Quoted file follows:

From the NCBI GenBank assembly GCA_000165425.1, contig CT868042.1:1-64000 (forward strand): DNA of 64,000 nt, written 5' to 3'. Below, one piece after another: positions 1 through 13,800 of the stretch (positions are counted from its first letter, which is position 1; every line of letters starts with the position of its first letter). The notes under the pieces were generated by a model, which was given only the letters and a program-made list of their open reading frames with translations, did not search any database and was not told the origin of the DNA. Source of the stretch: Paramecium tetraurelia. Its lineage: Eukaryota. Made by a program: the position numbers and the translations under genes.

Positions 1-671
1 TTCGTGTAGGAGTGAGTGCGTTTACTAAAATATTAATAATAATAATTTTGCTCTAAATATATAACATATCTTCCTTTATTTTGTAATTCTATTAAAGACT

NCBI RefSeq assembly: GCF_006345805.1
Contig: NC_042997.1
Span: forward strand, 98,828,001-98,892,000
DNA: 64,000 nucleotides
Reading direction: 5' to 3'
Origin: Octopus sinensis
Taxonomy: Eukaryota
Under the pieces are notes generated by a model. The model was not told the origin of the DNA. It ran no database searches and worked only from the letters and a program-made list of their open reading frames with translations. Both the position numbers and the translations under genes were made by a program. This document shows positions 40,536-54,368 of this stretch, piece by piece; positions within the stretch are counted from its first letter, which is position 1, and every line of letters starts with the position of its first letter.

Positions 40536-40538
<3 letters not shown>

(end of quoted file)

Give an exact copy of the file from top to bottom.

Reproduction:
From the NCBI GenBank assembly GCA_000165425.1, contig CT868042.1:1-64000 (forward strand): DNA of 64,000 nt, written 5' to 3'. Below, one piece after another: positions 1 through 13,800 of the stretch (positions are counted from its first letter, which is position 1; every line of letters starts with the position of its first letter). The notes under the pieces were generated by a model, which was given only the letters and a program-made list of their open reading frames with translations, did not search any database and was not told the origin of the DNA. Source of the stretch: Paramecium tetraurelia. Its lineage: Eukaryota. Made by a program: the position numbers and the translations under genes.

Positions 1-671
1 TTCGTGTAGGAGTGAGTGCGTTTACTAAAATATTAATAATAATAATTTTGCTCTAAATATATAACATATCTTCCTTTATTTTGTAATTCTATTAAAGACT

NCBI RefSeq assembly: GCF_006345805.1
Contig: NC_042997.1
Span: forward strand, 98,828,001-98,892,000
DNA: 64,000 nucleotides
Reading direction: 5' to 3'
Origin: Octopus sinensis
Taxonomy: Eukaryota
Under the pieces are notes generated by a model. The model was not told the origin of the DNA. It ran no database searches and worked only from the letters and a program-made list of their open reading frames with translations. Both the position numbers and the translations under genes were made by a program. This document shows positions 40,536-54,368 of this stretch, piece by piece; positions within the stretch are counted from its first letter, which is position 1, and every line of letters starts with the position of its first letter.

Positions 40536-40538
<3 letters not shown>